Arcadia workers must “not pay the price of Philip Green’s greed”, says Miliband

Elliot Chappell
© UK Parliament/Jessica Taylor

Ed Miliband has declared that workers at Arcadia should “not pay the price of Philip Green’s greed” while highlighting that the chairman’s family recently took the largest dividend payment in British history.

The Shadow Business Secretary raised the plight of workers at Arcadia and Debenhams, two large high street employers which recently collapsed, during an urgent question in parliament today and urged the government to take action.

Miliband told the minister this afternoon: “Let me join the minister in expressing deep sympathy for those who are at risk of losing their jobs. The test of government and indeed this House is whether that sympathy translates into action…

“Philip Green owes the workers at Arcadia a moral duty. His family took a dividend worth £1.2bn from the company, the largest in UK history, more than three times the size of the pension deficit.

“The workers at Arcadia should not pay the price of Philip Green’s greed. So will the minister now publicly call for Philip Green to make good any shortfall in the pension scheme? And will he ensure the pensions regulator takes all possible steps to make sure this happens?”

Miliband also argued that the government must “learn lessons” from the demise of the two chains and subsequent fallout and bring forward legislation to ensure pension fund holders are made priority creditors when businesses go bust.

He argued: “In the insolvency bill this summer, Labour put forward amendments to make pension fund holders priority creditors when businesses went bust. The minister said it was not necessary.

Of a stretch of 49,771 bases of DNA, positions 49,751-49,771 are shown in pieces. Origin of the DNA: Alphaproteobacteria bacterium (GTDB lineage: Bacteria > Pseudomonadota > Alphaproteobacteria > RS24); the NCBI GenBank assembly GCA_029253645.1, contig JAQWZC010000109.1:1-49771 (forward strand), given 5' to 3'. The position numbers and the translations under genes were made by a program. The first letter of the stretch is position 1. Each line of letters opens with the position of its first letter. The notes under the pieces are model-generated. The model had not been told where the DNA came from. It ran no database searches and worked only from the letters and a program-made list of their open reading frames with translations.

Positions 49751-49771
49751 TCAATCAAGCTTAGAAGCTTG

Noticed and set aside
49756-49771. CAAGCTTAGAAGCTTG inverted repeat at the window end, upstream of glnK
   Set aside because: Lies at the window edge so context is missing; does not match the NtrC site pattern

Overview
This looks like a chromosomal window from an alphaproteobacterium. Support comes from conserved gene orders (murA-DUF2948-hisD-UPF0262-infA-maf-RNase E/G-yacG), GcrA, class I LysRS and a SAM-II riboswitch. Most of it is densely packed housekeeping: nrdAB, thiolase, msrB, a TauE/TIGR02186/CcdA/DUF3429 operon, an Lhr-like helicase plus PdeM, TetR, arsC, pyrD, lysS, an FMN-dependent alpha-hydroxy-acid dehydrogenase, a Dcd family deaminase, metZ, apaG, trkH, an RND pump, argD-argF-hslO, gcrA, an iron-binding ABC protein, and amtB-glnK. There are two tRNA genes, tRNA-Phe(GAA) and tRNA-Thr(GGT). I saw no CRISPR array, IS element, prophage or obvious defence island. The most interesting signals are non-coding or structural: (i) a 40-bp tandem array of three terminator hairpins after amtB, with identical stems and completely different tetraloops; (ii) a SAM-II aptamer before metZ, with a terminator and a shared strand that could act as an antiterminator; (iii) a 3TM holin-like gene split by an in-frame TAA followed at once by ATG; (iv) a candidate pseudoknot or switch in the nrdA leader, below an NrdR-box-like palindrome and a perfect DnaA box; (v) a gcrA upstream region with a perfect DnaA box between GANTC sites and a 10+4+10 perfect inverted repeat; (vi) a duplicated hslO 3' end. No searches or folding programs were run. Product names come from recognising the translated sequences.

“Does he now agree now that it was a mistake, that this change would have better protected the pensions at Arcadia and that this should be put right through legislation in the future?”

Miliband called for “specific and targeted help” to ensure that those facing redundancy can get back into work and for additional support to high street businesses in the pandemic, including the extension of the rent evictions moratorium.

Reports emerged earlier this week that Debenhams is set to close its stores after the retail business failed to secure a rescue plan. Around 12,000 workers will lose their jobs when the chain’s 124 shops stop trading.

The news followed just hours after the Arcadia group, of which Philip Green is chairman, went into administration. The organisation owns Topshop, Topman, Wallis, Evans, Burton, Miss Selfridge, Dorothy Perkins and Outfit.

Arcadia has 444 stores in the UK and 22 overseas with and overall total of 13,000 employees. While online companies such as Asos are thought to be interested in acquiring some of the brands, they are unlikely to take on the physical stores.

Shopworkers’ union Usdaw has called on the Conservatives to work with retail employers and trade unions to develop a recovery plan for the industry and highlighted that the sector was already struggling before the pandemic began.

Commenting on the scale of the challenge in the crisis, Paddy Lillis said: “Over 200,000 retail job losses and 20,000 store closures this year are absolutely devastating and lay bare the scale of the challenge the industry faces.”